But this young niece absorbs me wholly.
'Tis true, the girl's a vile verse-maker--
Would rhyme all nature, if you'd let her;--
But even her oddities, plague take her,
But made me love her all the better.
_Too_ true it is, she's bitten sadly
With this new rage for rhyming badly,
Which late hath seized all ranks and classes,
Down to that new Estate, "the masses ";
Till one pursuit all tastes combines--
One common railroad o'er Parnassus,
Where, sliding in those tuneful grooves,
Called couplets, all creation moves,
And the whole world runs mad _in lines_.
Add to all this--what's even still worse,
As rhyme itself, tho' still a curse,
Sounds better to a chinking purse--
Scarce sixpence hath my charmer got,
While I can muster just a groat;
So that, computing self and Venus,
Tenpence would clear the amount between us.
However, things may yet prove better:--
Meantime, what awful length of letter!
And how, while heaping thus with gibes
The Pegasus of modern scribes,
My own small hobby of farrago
Hath beat the pace at which even _they_ go!

[1] "Our anxious desire is to be found on the side of the Lord."--_Record
Newspaper_.

LETTER V.

FROM LARRY O'BRANIGAN, IN ENGLAND, TO HIS WIFE JUDY, AT MULLINAFAD.

Dear Judy, I sind you this bit of a letther,
By mail-coach conveyance--for want of a betther--
To tell you what luck in this world I have had
Since I left the sweet cabin, at Mullinafad.
Och, Judy, that night!--when the pig which we meant
To dry-nurse in the parlor, to pay off the rent,
Julianna, the craythur--that name was the death of her--[1]
Gave us the shlip and we saw the last breath of her!
And _there_ were the childher, six innocent sowls,
For their nate little play-fellow turning up howls;
While yourself, my dear Judy (tho' grievin's a folly),
Stud over Julianna's remains, melancholy--
Cryin', half for the craythur and half for the money,
"Arrah, why did ye die till we'd sowled you, my honey?"

But God's will be done!--and then, faith, sure enough,
As the pig was desaiced, 'twas high time to be off.
So we gothered up all the poor duds we could catch,
Lock the owld cabin-door, put the kay in the thatch,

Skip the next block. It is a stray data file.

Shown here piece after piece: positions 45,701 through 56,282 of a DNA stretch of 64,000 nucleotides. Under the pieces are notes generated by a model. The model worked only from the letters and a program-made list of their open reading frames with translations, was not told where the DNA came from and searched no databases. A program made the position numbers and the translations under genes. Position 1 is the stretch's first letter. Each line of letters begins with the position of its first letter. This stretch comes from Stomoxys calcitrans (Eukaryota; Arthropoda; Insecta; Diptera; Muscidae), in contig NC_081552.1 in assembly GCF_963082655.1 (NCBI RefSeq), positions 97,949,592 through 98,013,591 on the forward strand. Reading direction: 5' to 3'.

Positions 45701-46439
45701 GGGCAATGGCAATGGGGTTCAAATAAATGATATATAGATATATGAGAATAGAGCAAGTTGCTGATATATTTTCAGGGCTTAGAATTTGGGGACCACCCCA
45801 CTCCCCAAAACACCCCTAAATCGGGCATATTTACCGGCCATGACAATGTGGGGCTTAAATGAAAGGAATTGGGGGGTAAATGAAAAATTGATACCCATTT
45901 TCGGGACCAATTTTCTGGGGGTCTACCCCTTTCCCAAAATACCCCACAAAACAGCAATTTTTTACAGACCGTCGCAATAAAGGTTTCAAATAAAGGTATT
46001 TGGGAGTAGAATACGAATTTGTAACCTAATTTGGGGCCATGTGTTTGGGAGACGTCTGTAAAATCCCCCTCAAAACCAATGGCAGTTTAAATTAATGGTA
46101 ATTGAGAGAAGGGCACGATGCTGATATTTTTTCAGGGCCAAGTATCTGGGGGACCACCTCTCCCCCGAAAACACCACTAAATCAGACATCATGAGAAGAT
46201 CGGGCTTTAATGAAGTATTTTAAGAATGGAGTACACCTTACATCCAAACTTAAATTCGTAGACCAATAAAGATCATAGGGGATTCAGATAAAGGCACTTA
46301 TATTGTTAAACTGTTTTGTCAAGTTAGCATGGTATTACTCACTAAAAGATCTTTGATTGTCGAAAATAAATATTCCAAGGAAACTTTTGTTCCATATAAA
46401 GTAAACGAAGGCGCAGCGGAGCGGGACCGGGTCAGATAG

Then tuk laave of each other's sweet lips in the dark,
And set off, like the Chrishtians turned out of the Ark;
The six childher with you, my dear Judy, ochone!
And poor I wid myself, left condolin' alone.

How I came to this England, o'er say and o'er lands,
And what cruel hard walkin' I've had on my hands,
Is, at this present writin', too tadious to speak,
So I'll mintion it all in a postscript, next week:--
Only starved I was, surely, as thin as a lath,
Till I came to an up-and-down place they call Bath,
Where, as luck was, I managed to make a meal's meat,
By dhraggin' owld ladies all day thro' the street--
Which their docthors (who pocket, like fun, the pound starlins,)
Have brought into fashion to plase the owld darlins.
Divil a boy in all Bath, tho' _I_ say it, could carry
The grannies up hill half so handy as Larry;
And the higher they lived, like owld crows, in the air,
The more _I_ was wanted to lug them up there.

But luck has two handles, dear Judy, they say,
And mine has _both_ handles put on the wrong way.
For, pondherin', one morn, on a drame I'd just had
Of yourself and the babbies, at Mullinafad,
Och, there came o'er my sinses so plasin' a flutther,
That I spilt an owld Countess right clane in the gutther,
Muff, feathers and all!--the descint was most awful,
And--what was still worse, faith--I knew'twas unlawful:
For, tho', with mere _women_, no very great evil,
'Tupset an owld _Countess_ in Bath is the divil!